Quetzal showed up yesterday (I don’t know why) with a skull we found years ago somewhere on the farm. I remembered later that I had written about it, had posted it on some rendition of this blog, went digging to see if I still had the writing, found it, and so here it is, its second life.
A skull turned up one morning at our house during an extended Sunday brunch we were hosting for our neighbors. Dave, who lives on the next farm over, had taken the kids for a walk in the woods, and when they returned, they had a skull, a medium-sized, off-white, animal skull that, while broken distinctly into three pieces (cranium, mandible, and single tooth), fit together perfectly.
For awhile the skull was the kids’ thing. They chased each with the point of the tooth; they tricked it out in my new Tingly hat; they pretended to make the jaw bone talk; they bickered over basic holding rights. Continue reading
Yesterday when I pulled a length of arugula out from one of the hoop houses, there was an amazing show of earthworms in and around the plants’ roots. I had never seen so many worms. I kept stopping to watch them, to bump them along with my finger, to smell their soily home. Earthworms are no geniuses, maybe, but they do know what they want. Yet the thing is, what worms want is likewise what I want. Is it possible that man and worm can somehow hookup over some common need? Some life force?
It is possible. This:
soil rich in organic matter
One night about two weeks ago, there erupted an astonishing brouhaha in the vicinity of our fire ring. It was coyotes, a great gathering of them, maybe ten or so, the most I’d ever heard so close to the house. Our dogs, which usually go crazy when they hear coyotes on the mountain, went mute; after an initial rush to the door, they returned to the fire, flopped down, and didn’t move. Turning off the lights, I slipped out onto the deck. Continue reading
For the last five minutes or so, six wild turkeys have been reaching for the last of last year’s fruit from one of our dwarf crab apple trees. Back-to-back snowstorms have elevated the birds such that with heavy hops up they can occasionally score fruit.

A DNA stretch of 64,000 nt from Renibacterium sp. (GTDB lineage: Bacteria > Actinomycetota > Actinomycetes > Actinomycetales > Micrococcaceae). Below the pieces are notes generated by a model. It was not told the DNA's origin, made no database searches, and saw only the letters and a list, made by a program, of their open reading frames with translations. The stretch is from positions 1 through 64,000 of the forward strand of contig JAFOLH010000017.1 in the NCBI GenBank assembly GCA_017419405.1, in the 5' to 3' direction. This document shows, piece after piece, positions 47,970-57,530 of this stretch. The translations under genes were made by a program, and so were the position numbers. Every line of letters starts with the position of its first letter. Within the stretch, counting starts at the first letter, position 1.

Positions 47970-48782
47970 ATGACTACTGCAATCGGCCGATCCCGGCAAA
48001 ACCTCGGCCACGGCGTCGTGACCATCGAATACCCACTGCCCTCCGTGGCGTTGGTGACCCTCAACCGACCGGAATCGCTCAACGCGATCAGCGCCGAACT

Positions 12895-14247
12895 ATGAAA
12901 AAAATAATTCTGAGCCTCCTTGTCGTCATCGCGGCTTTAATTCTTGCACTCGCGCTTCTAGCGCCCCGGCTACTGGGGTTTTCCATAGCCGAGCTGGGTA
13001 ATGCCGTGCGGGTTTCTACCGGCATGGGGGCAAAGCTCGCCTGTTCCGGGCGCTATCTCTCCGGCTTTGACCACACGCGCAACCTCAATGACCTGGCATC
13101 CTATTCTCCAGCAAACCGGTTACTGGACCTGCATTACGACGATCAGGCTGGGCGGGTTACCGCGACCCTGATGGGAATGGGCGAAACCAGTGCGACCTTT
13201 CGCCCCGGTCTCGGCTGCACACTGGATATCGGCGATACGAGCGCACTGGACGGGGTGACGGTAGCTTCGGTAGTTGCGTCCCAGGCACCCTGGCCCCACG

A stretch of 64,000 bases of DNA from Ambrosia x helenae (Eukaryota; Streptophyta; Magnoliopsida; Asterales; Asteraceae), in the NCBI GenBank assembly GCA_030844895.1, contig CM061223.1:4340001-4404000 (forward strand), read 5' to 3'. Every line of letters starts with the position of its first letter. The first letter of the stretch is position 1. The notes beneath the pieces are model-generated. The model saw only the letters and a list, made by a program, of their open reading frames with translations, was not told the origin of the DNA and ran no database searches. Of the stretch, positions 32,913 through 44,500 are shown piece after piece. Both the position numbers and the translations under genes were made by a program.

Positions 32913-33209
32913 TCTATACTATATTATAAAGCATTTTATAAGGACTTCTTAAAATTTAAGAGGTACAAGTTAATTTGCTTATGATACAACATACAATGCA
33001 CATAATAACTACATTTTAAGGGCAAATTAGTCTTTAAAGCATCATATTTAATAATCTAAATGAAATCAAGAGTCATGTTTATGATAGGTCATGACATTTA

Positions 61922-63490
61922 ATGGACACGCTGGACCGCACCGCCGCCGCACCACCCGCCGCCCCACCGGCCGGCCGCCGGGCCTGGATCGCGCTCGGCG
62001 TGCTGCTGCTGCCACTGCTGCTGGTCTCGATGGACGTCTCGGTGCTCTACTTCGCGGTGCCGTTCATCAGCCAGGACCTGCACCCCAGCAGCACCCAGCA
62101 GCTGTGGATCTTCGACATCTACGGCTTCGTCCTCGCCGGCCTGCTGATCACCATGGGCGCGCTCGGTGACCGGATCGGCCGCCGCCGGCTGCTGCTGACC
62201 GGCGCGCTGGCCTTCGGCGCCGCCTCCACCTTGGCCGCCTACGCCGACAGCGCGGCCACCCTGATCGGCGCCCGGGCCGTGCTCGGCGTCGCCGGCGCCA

But mostly they miss. Mostly the turkeys have been going slowly around the tree, necks up-stretched, only to plunge time and again through snow up to their bellies. That and in-fighting, shoo-shooing each other away from the tree. Continue reading
Because even with seven billion of us notwithstanding, there’s always enough anxiety. And because barefooted, she’s noticed, is how lettuces do it. No matter the winds, the suns, the mid-morning spiders, no matter the hails that slice them down…it’s always earth they reach for, their tiny toes pushing down down. And kind earth, ever longstanding, holds them. That’s why, see. That holding. That’s why so she often stands barefooted with lettuces.
This is how it went with birds in the snow the other day at my house, the snow, although April-born and thus fat and wet and not so confident, still reaching to two inches and redressing everything.
I was at the kitchen window looking out when suddenly small, black birds appeared, instantaneously above our herb garden, banking left and down, and dropping in. Black manna. This snowy revelation. Continue reading